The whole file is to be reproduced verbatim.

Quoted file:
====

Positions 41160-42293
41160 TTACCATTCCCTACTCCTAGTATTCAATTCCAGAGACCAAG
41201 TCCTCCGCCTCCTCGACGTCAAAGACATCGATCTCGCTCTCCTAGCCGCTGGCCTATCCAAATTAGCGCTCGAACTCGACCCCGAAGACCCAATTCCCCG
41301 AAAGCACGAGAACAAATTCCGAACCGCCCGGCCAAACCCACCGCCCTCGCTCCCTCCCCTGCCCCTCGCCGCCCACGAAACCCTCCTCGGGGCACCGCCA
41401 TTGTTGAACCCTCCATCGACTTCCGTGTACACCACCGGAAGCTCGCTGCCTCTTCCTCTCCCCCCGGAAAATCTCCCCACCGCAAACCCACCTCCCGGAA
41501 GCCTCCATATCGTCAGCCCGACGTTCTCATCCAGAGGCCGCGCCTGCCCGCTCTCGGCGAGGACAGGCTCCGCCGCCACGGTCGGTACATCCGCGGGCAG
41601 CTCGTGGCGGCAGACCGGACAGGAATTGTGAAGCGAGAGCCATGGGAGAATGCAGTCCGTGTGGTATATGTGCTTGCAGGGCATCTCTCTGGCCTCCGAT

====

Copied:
Positions 41160-42293
41160 TTACCATTCCCTACTCCTAGTATTCAATTCCAGAGACCAAG
41201 TCCTCCGCCTCCTCGACGTCAAAGACATCGATCTCGCTCTCCTAGCCGCTGGCCTATCCAAATTAGCGCTCGAACTCGACCCCGAAGACCCAATTCCCCG
41301 AAAGCACGAGAACAAATTCCGAACCGCCCGGCCAAACCCACCGCCCTCGCTCCCTCCCCTGCCCCTCGCCGCCCACGAAACCCTCCTCGGGGCACCGCCA
41401 TTGTTGAACCCTCCATCGACTTCCGTGTACACCACCGGAAGCTCGCTGCCTCTTCCTCTCCCCCCGGAAAATCTCCCCACCGCAAACCCACCTCCCGGAA
41501 GCCTCCATATCGTCAGCCCGACGTTCTCATCCAGAGGCCGCGCCTGCCCGCTCTCGGCGAGGACAGGCTCCGCCGCCACGGTCGGTACATCCGCGGGCAG
41601 CTCGTGGCGGCAGACCGGACAGGAATTGTGAAGCGAGAGCCATGGGAGAATGCAGTCCGTGTGGTATATGTGCTTGCAGGGCATCTCTCTGGCCTCCGAT